British lawmakers have warned of what they say is “alarming evidence” of Chinese influence on university campuses, and the potential risks to academic freedom of UK institutions targeting partnerships in China.
The United Kingdom is the latest country to warn of potential meddling by Chinese authorities in the education system, after years of universities aggressively targeting students from China – who pay significantly more than British or European students.
“Despite the fact that there are now over 100,000 Chinese students in the UK, the issue of Chinese influence has been the subject of remarkably little debate compared to that in Australia, New Zealand and the US,” a report from the House of Commons Foreign Affairs Committee said this week.
CNN is seeking comment from China’s Ministry of Foreign Affairs regarding allegations in the report.
The UK is one of the most popular overseas destinations for Chinese students, along with the US, Australia and Canada, according to a recent survey, and multiple British universities – including Liverpool and Nottingham – have set up partnerships or other close relationships with Chinese colleges.
These partnerships – which are both economic and academic – as well as the huge financial benefit Chinese students bring, make British universities vulnerable to pressure from the Chinese government, warned the House of Commons report.
“Universities have a strong incentive to establish overseas partnerships to secure funding and enhance collaboration on research projects, but this should be balanced with potential risks to academic freedom,” lawmakers said.
Multiple British academics are quoted in the report giving examples of Chinese political pressure, including officials linked to the Confucius Institute – a Chinese government funded cultural and language program which has a presence on most UK campuses – allegedly confiscating papers which mention Taiwan at a European academic conference.
“Where do you draw the line? When the head of the office in Beijing turns up at a conference in Portugal and confiscates the brochures and the papers and tears out all the pages that mention Taiwan and will not let the academics see them?” Christopher Hughes, a professor at the London School of Economics, told lawmakers according to a transcript. “Do we say that is unacceptable influence and interference? Do we start to say that maybe these organizations should not be on our campus? That maybe they have an agenda that does not fit our values?”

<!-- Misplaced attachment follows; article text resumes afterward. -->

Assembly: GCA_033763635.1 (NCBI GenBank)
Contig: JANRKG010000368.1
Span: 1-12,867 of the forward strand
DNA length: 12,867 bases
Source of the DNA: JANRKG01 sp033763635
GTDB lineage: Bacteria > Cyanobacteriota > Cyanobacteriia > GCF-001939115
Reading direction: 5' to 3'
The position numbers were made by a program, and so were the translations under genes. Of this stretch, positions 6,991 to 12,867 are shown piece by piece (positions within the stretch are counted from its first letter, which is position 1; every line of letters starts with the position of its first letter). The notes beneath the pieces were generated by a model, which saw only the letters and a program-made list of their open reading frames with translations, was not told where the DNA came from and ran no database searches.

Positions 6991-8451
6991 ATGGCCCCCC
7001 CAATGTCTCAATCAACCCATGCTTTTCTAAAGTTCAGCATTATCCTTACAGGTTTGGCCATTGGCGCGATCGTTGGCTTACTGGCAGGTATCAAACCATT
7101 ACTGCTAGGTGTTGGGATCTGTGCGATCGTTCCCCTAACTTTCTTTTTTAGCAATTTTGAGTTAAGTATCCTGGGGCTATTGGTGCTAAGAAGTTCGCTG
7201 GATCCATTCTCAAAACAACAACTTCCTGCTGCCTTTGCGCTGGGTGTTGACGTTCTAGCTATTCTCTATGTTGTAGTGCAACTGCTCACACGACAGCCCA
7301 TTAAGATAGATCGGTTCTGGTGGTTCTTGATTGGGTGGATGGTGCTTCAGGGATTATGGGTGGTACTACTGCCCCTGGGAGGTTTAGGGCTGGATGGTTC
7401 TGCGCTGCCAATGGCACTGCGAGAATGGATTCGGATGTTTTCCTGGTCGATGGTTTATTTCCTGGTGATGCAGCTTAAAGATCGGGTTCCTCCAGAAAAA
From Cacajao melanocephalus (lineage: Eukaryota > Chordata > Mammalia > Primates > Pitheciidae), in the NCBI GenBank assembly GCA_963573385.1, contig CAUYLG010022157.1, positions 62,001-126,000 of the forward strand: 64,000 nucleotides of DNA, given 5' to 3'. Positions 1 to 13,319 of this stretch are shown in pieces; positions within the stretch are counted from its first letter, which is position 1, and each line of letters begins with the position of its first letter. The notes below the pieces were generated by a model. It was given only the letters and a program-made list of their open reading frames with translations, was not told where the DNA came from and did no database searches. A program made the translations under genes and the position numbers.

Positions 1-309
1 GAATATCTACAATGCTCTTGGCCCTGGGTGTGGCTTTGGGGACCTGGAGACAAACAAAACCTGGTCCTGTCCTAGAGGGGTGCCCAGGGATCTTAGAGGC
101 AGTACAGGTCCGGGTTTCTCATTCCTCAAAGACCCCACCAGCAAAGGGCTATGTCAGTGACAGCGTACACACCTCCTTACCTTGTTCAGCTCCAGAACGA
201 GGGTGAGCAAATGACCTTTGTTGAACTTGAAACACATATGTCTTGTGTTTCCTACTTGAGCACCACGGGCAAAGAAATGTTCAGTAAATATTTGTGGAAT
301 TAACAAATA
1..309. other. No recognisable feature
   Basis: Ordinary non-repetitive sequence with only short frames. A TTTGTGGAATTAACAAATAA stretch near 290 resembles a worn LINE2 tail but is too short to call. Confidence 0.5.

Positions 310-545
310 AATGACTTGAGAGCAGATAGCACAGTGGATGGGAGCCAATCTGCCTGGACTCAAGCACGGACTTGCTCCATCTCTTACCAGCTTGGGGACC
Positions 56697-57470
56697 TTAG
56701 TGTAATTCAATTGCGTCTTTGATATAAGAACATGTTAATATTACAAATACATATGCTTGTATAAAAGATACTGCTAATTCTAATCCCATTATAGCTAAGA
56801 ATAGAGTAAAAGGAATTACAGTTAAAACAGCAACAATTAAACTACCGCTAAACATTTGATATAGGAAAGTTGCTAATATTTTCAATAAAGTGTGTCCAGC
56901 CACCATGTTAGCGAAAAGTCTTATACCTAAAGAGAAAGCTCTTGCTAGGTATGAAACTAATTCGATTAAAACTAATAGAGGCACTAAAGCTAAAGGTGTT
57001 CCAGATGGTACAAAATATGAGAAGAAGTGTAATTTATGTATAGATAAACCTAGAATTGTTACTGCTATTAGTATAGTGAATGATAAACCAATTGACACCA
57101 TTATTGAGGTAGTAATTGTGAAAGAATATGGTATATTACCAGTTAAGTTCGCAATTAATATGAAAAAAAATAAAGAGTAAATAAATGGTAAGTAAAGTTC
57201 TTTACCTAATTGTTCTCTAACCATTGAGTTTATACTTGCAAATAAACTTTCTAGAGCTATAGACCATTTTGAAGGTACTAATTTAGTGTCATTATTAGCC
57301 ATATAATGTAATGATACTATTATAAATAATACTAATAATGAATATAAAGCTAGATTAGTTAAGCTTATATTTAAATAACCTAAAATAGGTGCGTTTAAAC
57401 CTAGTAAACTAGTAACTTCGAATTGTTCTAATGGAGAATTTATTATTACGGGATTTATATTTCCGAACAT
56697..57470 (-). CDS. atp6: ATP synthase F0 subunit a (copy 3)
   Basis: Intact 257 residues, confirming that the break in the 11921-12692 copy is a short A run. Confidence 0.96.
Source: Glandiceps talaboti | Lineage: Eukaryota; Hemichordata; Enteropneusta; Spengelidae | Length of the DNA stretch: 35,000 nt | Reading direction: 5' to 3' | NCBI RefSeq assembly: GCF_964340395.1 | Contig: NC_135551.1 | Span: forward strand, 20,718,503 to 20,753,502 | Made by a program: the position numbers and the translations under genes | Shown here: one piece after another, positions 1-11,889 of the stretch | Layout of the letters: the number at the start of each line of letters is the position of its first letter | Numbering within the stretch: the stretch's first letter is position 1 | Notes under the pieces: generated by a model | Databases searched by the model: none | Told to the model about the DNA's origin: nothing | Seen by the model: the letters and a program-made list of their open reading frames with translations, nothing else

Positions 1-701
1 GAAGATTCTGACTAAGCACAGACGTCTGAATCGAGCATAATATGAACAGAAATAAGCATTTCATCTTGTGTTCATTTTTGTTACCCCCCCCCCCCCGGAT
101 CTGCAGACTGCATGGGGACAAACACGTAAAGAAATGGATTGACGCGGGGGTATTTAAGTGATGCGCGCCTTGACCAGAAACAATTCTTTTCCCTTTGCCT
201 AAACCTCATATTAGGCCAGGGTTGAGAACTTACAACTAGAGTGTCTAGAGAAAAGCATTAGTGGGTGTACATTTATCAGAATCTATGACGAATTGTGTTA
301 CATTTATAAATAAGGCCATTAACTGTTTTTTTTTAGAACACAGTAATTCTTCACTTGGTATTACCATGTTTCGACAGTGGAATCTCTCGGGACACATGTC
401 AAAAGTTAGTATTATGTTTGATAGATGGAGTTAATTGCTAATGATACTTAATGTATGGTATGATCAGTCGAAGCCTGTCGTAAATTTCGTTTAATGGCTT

Hughes added that the presence of Confucius Institutes on British campuses – where they are often the only place where students can learn Chinese – is an example of subtle pressure from Beijing, which can have an effect on broader questions of academic freedom.
“We know the big Ts—Taiwan, Tibet and Tiananmen. Now, there is Hong Kong,” Hughes said. “These things will be marginalized and squeezed out as academics have to work with the Confucius Institute and the Confucius Institute itself gets legitimacy.”
Hong Kong was an issue brought up by other witnesses interviewed by lawmakers, and the ongoing anti-government protests in the semi-autonomous Chinese city have already led to scuffles and disputes on campuses across the UK, Australia and New Zealand.
Chinese students in these countries have repeatedly staged counter-demonstrations to rallies held in sympathy with the Hong Kong protests, and while many students are motivated by patriotism and disapproval of the increasingly violent unrest, there have been allegations that local Chinese diplomats have played a hand in the demonstrations.
While academics who spoke to the committee were concerned about foreign influence, university groups pushed back on the claim, with Bill Rammell of MillionPlus, which represents 20 universities in the UK, saying he had “not heard one piece of evidence” backing it up.
The Russell Group, which represents some of the UK’s most prestigious universities, told lawmakers that “we are not aware of any significant or systematic attempts to influence university activity by foreign actors in any of the ways outlined in your letter.”
Concern over potential Chinese influence on campuses is not limited to the UK, and academics in New Zealand and Australia in particular have raised the alarm over potential threats to academic freedom due to meddling by Chinese diplomats and self-censoring in order to safeguard Chinese student fees.